Katyn is a good movie, but those who know or enjoy history will really appreciate it. Though it is entertainment it will make you feel but most of all it will make you think. As an American it is strange seeing how the Poles think as they do in the circumstances, it is largely concepts foreign to us that they accept their fate and yet still have pride. They are trapped with their dreams and nowhere to go. The Soviet Union did not want Poland to exist and for 50 years they succeeded.

French Profile

My love of history started in childhood. The US Civil War and World War Two were the two events that captivated my attention most of all. I was able to indulge my interest in the Civil War on family vacations but I had no opportunities to visit any WW2 sites. Still I enjoyed WW2 movies and books from childhood through to today when I have been able to visit a few sites though of a smaller nature.

However in my history studies I have had very little contact with French history. This likely has something to do with their limited involvement in WW2, though my lack of learning in 8th and 9th grade French class can be chalked up to not paying attention.(It was nice of my 9th grade French teacher to suggest I drop the class after the first semester with a C-, so I switched to Auto Shop).

I don’t really like France, but it;s an intriguing nation. The first ally of the United States after their assistance to our revolution they soon had their own revolution and have since been a very awkward country.

While the United States became a nation of self government and hard work, France has became a nation of repeated messes as the people asked for more and more while willing to contribute less. America has had the same government since it’s revolution, while France is on it’s 5th Republic.

While you can give the French credit for going to the barricades, literally, against the government, you can question their reasoning. Shorter work weeks usually being the main cause. A people willing to regularly riot and revolt, but not strong enough to work 40 hours for 40 hours worth of pay is strange.

In order to learn more about the French people I read Brian Moynahans The French Century. The book is a chronicle of France during the 20th century and is quite interesting. However it did not really answer any questions, though it did reaffirm the widely held belief of French people being whiny, effete, indolent, and arrogant.

Some say that it is Parisians who those generalities can be credited to more so than the provincials but I would say Paris is France just like London is England. Though there are other large cities none dominates the nation so wholly.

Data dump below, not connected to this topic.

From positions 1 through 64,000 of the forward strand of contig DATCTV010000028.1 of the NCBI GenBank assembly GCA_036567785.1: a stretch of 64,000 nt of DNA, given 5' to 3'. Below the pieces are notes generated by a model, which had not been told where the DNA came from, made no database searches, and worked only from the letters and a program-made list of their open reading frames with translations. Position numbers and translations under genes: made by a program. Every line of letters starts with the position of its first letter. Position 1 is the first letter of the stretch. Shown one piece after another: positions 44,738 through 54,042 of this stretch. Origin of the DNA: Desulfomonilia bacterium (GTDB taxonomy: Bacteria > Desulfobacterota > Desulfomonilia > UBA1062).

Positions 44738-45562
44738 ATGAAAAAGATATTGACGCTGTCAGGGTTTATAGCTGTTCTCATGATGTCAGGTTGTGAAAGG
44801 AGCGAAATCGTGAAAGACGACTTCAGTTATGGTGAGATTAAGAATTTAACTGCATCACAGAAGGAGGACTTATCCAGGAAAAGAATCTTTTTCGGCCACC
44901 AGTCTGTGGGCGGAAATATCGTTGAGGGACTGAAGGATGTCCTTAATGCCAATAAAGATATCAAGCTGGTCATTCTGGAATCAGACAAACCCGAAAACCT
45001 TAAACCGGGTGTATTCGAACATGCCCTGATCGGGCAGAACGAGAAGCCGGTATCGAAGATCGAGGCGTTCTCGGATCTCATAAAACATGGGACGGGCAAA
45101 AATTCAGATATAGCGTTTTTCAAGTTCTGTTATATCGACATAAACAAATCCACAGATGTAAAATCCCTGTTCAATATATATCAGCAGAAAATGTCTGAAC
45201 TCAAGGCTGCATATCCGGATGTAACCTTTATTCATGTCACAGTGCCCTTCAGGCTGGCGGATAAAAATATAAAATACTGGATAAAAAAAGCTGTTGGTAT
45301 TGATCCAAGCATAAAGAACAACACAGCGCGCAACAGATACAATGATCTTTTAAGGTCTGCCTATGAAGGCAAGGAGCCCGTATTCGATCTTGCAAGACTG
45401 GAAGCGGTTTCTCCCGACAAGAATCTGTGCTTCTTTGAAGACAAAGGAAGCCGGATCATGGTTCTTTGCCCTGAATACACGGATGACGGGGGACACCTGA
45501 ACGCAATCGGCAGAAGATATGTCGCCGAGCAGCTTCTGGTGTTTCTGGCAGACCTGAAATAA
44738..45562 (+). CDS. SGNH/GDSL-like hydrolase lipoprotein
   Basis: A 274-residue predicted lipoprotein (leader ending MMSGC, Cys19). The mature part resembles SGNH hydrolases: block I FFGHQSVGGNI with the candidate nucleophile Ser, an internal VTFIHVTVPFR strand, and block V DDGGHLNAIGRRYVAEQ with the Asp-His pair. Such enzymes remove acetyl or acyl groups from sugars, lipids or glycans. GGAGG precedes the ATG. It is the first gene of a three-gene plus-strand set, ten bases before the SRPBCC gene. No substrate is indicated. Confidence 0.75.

The book does have many interesting details and is indeed an informative history book. In particular there are two parts I would like to share here.

First is an excerpt from a paragraph on the takedown on the Church in French society following the first World War. The minister of work made a speech pronouncing his happiness at the fall of the Church, an idea the government supported. What was interesting is what Mr. Moynahan said;

The left thought that religion was no more than a material interest that could be bashed with impunity; they were blind to it as a faith “that is the lifeblood of half France – more than the lifeblood since eternal life in involved”.

That statement stood out because it applies to all countries. Religion is the meeting place for many communities and by taking that out the people are weakened to individual concerns.

The second part that stuck out for me concerned the Soviet Union.

When André Gide went to Russia in 1936 he was greeted by “spontaneous” crowds at every railway stop, and winsome young Red Army soldiers were thoughtfully provided in a swimming pool he visited. But Gide was not fooled. When he got back, he published Retour de l’URSS in November 1936, lashing the attempt to enforce “total unanimity of thought” through terror. Louis-Ferdinand Céline visited in 1936 to spend the rubles owed him in book royalties. He wrote Mea Culpa on his return, a forty page pamphlet that burned up Bolshevism with the incandescent rage he was soon to turn on the Jews. He found the Soviets foul and venomous. Prolovitch, as he called his proto-proletarian, had been promised paradise; instead, he was trapped behind “a hundred thousand barbed wires” by “the most suspicious, most vindictive, most sadistic police on this earth!” Only three things, Céline wrote, were doing well among the Soviets: “Army, police, propaganda.” They had “dressed up a turd as a caramel”.

That section is most interesting for its honesty about communism, but still its just as interesting to note that France would go on to do its own thing later and was closer to Russia than other Western nations.

There are many more interesting things in the book but those two stood out the most to me, and technically there not even about France.